The government today introduced a bill in Lok Sabha to make provisions regarding recognition of trade unions, drawing opposition from the Congress as well as the CPI(M) which staged a walkout calling it a "draconian and unconstitutional" legislation.
Introducing the Trade Unions (Amendment) Bill 2019, Union Minister Santosh Kumar Gangwar said that so far there was no legal framework on representation of trade unions in policymaking and the proposed legislation will address the issue.
The present Act provides for only registration of trade unions and there is no provision for recognition.
The Minister said that certain unions are on strike but it has had no impact. "Six unions are not participating in the strike. There is no impact of the ongoing strike," he said.
A strike on January 8 and 9 has been called by ten central trade unions against the alleged repressive policies for workers adopted by the government. The unions are INTUC, AITUC, HMS, CITU, AIUTUC, AICCTU, UTUC, TUCC, LPF and SEWA.
Shashi Tharoor (Congress), M B Rajesh and Anirudhan Sampath from (CPI-M) and N K Premachandran (RSP) strongly opposed the bill.
The minister asserted that the government is not doing anything wrong by introducing this bill. "When the bill will come up for discussion, all the issues can be discussed," he added.
Tharoor demanded that the bill be referred to the standing committee. He claimed that the bill was introduced in a hurry and gave vast discretionary powers to the government on the subject.
"It is an undemocratic act. It was introduced surreptitiously. It is a direct abuse of rules of the House and violates the rules and procedures," he alleged, adding the bill also failed to lay out comprehensive objectives.
He said that such powers will facilitate arbitrariness.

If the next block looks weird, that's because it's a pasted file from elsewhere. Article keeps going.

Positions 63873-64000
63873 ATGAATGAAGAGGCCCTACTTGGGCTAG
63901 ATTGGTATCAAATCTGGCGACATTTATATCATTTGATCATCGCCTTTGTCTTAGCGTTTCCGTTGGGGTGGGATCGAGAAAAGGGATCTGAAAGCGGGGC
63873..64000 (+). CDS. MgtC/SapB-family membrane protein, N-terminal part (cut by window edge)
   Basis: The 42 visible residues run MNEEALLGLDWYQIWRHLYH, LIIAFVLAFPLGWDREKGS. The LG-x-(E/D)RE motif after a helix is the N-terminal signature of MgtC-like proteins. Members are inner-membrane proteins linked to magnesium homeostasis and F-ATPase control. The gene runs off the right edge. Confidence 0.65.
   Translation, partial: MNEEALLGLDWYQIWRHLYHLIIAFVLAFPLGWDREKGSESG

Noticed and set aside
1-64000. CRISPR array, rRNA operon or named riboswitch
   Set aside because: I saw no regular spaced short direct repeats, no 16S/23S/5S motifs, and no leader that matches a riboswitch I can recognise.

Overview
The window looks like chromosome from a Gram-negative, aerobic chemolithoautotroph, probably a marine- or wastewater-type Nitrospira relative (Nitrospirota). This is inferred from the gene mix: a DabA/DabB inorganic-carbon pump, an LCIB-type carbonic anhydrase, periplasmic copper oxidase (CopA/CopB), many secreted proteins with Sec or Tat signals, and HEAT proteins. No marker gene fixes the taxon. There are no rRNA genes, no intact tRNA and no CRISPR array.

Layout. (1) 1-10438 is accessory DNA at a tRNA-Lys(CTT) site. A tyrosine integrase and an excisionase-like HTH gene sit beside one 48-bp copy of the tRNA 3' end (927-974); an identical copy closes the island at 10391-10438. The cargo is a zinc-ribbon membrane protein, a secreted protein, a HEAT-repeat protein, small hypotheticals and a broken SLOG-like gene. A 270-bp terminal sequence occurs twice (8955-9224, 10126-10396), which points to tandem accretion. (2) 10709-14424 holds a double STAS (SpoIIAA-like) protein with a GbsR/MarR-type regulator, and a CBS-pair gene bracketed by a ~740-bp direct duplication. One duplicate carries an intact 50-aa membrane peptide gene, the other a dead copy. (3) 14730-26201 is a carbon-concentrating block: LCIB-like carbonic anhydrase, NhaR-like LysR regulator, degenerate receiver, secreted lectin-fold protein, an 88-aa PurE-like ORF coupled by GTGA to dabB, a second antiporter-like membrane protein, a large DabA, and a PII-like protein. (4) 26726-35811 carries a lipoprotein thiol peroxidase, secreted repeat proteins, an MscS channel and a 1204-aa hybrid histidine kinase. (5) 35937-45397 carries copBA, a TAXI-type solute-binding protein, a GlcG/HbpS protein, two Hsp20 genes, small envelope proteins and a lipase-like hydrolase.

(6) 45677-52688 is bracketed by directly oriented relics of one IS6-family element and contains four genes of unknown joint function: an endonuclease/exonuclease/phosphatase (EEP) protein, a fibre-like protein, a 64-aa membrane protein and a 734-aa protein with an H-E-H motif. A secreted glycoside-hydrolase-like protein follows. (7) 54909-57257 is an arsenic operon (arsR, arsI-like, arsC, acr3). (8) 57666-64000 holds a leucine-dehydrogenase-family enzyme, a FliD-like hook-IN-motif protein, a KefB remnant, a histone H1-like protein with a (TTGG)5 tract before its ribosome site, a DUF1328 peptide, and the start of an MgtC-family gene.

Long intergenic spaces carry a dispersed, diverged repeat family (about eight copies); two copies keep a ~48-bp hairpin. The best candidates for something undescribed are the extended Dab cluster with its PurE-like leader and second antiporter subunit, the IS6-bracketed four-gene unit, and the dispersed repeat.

"It is a matter of shame that the government decided to push the bill in such a manner... Refer the bill to standing committee. I request to send the bill to standing committee," Tharoor added.
Premchandran said that the bill has been brought in at a time when the "entire workforce" is going on strike for two days.
"I want to know that what is the criteria for recognising trade unions... I oppose this bill," he said.
Speaking in the same vein, Sampath said that the bill has been introduced "in a hurry and is unconstitutional".
"The bill which is being circulated is against Article 23 and 24 of Constitution of India," he said, adding certain other provisions are infringed by the bill.
"This is going to cut the throat of the working class. This bill is a draconian bill," he alleged.
Opposing the bill, Rajesh alleged that it was a "big betrayal" by the government which was "usurping discretionary power".
"This is part of the government's labour law reforms which is taking the rights of working class," he said, in a swipe at the BJP-led NDA dispensation.
After the bill was introduced, CPI(M) members walked out of the House in protest.
According to the government, the amendments will facilitate recognition of trade unions at central and state level; ensure true representation of workers in tripartite bodies; check on the arbitrary nomination of workers' representatives by the government; and reduce litigations and industrial unrest.
The proposed Bill will ensure that the nomination of workers' representatives in tripartite bodies by the government will become more transparent. The trade unions so recognised will be accountable in maintaining industrial harmony.
However, the recognition of trade union is governed by guidelines in the 'Code of Discipline' evolved in 1958, voluntarily accepted by employers and employees.
The recognition is necessary because recognised trade union of an industry or establishment gets bargaining or negotiating rights with the employer.
The recognition of trade unions at central/state level will reduce duplicacy of such exercise by different departments. Recognised trade unions may be assigned specific roles at central or state level.
(This story has not been edited by Business Standard staff and is auto-generated from a syndicated feed.)